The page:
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Controlling Eczema without Topical Steroids

Controlling Eczema without Topical Steroids

Controlling Eczema without Topical Steroids.

Eczema is a skin allergy that has intense itching. It usually starts in the first 6 months of life and can continue into adulthood. 10-20% of the general population suffer from eczema but rates are rising. Below is a graph of skin allergy rates.

The most common form of treatment for eczema is a prescription for topical steroids or corticosteroids in the form of ointments or creams.

Although this is the most common form of treatment, you may want to consider other effective treatments before using steroids especially when it’s a baby or young child. According to the International Topical Steroid Awareness Network “Topical steroids should never be used longer than two weeks. Many cases of eczema can be resolved without topical steroids through dietary changes or environmental changes (such as avoiding certain allergens or changing your washing machine detergent). Steroids should be used as a last resort, and always starting with a lower strength. The side effects of topical steroids are not well-documented because topical steroids were developed before thorough research and testing controls were established.” Please visit the International Topical Steroid Awareness Network at http://www.itsan.org for more information.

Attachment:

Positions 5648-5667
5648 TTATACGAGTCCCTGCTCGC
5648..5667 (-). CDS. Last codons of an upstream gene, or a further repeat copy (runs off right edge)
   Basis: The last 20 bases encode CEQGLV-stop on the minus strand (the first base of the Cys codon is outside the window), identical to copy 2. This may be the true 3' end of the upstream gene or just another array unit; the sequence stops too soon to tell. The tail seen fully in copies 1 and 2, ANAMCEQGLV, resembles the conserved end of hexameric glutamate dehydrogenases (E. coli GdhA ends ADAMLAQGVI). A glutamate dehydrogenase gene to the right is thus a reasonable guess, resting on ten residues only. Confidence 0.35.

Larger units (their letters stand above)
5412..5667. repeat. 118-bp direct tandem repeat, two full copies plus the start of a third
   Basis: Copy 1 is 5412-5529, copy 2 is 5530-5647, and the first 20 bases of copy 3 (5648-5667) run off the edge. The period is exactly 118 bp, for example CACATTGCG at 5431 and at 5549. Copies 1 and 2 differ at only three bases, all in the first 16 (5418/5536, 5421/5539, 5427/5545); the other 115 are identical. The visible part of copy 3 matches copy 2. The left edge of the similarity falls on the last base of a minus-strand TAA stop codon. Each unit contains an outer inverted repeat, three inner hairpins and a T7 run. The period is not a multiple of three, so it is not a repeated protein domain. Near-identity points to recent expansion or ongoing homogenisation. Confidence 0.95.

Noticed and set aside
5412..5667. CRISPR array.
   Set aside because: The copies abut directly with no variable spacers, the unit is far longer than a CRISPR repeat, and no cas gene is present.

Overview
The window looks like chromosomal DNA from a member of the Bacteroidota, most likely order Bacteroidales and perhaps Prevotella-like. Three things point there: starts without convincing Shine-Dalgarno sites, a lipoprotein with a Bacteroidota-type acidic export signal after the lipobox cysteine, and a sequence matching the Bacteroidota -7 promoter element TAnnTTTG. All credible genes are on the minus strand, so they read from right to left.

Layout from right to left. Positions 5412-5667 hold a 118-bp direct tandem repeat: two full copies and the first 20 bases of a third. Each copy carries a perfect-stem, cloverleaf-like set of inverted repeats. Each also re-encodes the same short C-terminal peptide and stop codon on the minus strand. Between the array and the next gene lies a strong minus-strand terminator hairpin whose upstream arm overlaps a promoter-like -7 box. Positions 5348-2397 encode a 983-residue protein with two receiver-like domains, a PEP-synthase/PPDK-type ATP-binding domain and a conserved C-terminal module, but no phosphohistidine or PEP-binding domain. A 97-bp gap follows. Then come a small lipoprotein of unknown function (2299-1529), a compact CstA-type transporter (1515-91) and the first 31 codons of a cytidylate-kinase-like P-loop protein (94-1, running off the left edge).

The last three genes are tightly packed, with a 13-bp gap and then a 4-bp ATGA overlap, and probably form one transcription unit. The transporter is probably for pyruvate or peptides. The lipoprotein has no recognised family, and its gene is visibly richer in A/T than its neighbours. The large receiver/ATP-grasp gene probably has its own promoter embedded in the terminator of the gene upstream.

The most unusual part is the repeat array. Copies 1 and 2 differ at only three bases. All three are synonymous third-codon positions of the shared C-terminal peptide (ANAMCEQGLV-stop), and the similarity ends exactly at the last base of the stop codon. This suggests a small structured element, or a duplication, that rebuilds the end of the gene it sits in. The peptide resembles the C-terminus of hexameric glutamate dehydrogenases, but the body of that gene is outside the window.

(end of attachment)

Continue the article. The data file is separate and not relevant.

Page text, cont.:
Below are some tips to try to limit topical steroids or managing eczema without the use of topical steroids.


Avoid Irritants

Irritants can trigger eczema or aggravate existing eczema and make it worse. Discovering what triggers your eczema can help you manage eczema and greatly minimize the symptoms. Irritants are different for everyone but avoiding know eczema irritants can minimize symptoms and make it easier to manage eczema. Some common irritants or eczema triggers are common household cleaning products, laundry detergents, soaps, perfumes, wool and synthetic clothing. Certain foods such as milk, eggs, nuts, wheat, and soy could be irritating your eczema and an elimination diet can help you find out which food group is the culprit. There are also environmental allergens that can irritate you eczema such as temperature and humidity. Along with heat - sweat can really aggravate eczema. Dust mites is a irritant. Pet dander is also a common irritant. You also may want to consider pollen. Are you feeling overwhelmed, please don’t. The more you experiment with the above list, the more you will know about your eczema and how to manage it. Here are some tips below.